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Thread: Brucellosis

  1. #1
    Senior Member Pupknuckle's Avatar
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    Default Brucellosis

    Can a dog or bitch contract Brucellosis without an actual breeding occurring?
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  2. #2
    Super Moderator Vicky Trainor's Avatar
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    B. canis occurs in the fetus, placenta, fetal fluids and vaginal discharge after an abortion or stillbirth. It can persist in vaginal discharges for several weeks after an abortion. It is also shed in normal vaginal secretions, particularly during estrus, as well as in milk. High concentrations of B. canis may be found in semen for weeks or months after infection, and intermittent shedding of smaller quantities can occur for years. B.canis is also shed in urine, and low concentrations of bacteria may be excreted in saliva, nasal and ocular secretions, and feces.

    In dogs, B. canis primarily enters the body by ingestion and through the genital,oronasal and conjunctival mucosa, but transmission through broken skin may also be possible. Most cases are thought to be acquired by venereal transmission or by contact with the fetus and fetal membranes after abortions and stillbirths. Puppies can be infected in utero, and may remain persistently infected even if they appear normal. Nursing puppies can be infected from milk, but the importance of this route is controversial. Other potential sources of infection include blood transfusions and contaminated syringes.

    B. canis can be spread on fomites. In conditions of high humidity, low temperatures and no sunlight, Brucella spp. can remain viable for several months in water, aborted fetuses, feces, equipment and clothing. Brucella species can withstand drying, particularly when organic material is present, and can survive in dust and soil. Survival is longer when the temperature is low, particularly when it is below freezing.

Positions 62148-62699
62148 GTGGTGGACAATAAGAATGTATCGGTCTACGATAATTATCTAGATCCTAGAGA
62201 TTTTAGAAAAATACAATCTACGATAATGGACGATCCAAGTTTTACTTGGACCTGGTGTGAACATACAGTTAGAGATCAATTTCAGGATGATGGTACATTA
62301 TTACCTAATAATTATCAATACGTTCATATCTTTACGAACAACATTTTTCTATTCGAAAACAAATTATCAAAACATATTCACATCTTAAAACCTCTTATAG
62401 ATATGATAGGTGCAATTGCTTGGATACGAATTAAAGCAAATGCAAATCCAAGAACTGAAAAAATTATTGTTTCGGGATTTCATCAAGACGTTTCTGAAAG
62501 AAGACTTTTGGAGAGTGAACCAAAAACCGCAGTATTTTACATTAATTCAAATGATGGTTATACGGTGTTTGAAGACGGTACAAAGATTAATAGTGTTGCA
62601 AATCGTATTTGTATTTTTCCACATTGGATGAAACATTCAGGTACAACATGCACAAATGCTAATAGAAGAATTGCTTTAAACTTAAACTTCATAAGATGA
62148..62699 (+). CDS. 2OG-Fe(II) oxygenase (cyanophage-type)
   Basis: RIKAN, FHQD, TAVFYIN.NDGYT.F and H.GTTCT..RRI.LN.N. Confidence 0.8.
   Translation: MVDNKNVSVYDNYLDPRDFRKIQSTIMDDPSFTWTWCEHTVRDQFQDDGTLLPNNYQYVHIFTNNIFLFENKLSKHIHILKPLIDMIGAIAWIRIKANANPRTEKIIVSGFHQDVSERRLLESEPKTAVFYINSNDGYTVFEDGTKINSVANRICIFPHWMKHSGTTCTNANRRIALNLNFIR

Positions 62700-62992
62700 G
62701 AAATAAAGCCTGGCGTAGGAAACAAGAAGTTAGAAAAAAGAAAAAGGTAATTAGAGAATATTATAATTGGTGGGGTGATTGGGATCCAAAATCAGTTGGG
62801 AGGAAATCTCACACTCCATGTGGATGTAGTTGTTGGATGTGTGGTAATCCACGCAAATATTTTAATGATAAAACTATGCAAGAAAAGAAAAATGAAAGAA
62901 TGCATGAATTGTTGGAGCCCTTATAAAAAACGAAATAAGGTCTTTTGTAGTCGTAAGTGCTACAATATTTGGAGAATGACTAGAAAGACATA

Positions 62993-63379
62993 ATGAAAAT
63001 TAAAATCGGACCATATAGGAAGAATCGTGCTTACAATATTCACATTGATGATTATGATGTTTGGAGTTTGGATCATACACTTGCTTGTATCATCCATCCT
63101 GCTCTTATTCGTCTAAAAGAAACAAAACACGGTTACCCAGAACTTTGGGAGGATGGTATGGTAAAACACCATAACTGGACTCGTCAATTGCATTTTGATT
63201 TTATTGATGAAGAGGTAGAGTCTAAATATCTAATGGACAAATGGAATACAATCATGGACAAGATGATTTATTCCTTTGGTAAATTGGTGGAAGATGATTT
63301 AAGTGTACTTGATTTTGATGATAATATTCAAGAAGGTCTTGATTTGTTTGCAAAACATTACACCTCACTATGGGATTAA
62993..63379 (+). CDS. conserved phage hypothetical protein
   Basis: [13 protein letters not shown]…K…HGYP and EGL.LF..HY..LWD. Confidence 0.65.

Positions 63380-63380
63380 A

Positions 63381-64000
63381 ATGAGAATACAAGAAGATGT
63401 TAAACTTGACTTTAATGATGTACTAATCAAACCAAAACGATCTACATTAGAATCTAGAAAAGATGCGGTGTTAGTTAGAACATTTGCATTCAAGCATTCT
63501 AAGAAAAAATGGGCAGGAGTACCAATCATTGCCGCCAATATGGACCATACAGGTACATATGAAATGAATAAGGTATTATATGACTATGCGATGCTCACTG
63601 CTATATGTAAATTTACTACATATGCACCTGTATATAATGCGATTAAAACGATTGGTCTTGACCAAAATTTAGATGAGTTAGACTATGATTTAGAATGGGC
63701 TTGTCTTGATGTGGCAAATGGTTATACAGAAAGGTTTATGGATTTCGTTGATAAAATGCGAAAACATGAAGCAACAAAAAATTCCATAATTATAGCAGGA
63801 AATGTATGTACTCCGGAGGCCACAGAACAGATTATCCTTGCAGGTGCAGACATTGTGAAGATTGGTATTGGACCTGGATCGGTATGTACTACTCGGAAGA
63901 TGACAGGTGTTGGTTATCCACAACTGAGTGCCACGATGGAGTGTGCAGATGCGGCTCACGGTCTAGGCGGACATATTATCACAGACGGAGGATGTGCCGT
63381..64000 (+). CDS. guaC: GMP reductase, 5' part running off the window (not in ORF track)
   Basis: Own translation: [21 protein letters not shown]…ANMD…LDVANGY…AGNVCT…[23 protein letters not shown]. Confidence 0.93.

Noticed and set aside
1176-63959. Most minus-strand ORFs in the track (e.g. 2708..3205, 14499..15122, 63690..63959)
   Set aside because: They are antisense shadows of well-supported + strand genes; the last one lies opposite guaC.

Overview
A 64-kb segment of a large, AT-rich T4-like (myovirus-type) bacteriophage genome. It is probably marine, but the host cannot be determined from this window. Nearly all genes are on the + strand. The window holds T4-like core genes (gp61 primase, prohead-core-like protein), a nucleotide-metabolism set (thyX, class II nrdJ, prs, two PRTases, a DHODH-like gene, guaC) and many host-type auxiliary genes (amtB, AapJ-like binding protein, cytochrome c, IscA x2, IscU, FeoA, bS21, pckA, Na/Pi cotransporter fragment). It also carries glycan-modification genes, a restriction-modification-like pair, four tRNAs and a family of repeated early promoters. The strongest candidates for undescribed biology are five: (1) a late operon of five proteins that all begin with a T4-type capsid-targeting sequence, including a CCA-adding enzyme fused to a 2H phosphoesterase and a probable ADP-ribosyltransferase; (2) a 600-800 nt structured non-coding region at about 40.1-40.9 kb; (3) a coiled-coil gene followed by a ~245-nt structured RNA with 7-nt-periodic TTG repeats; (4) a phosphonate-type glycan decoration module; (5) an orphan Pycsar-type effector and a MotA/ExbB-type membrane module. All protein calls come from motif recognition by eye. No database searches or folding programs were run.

Source: http://www.cfsph.iastate.edu/Factsheets/pdfs/brucellosis_canis.pdf

    Last edited by Vicky Trainor; 01-15-2014 at 07:11 AM.
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  3. #3
    Member DrDuck's Avatar
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    Here is a good summary of what is known about this problem. see: http://www.akcchf.org/canine-health/...ucellosis.html

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  4. #4
    Senior Member Jeffrey Towler's Avatar
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    Thank you for posting this info.

  5. #5

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    I agree thank you for posting very informative.

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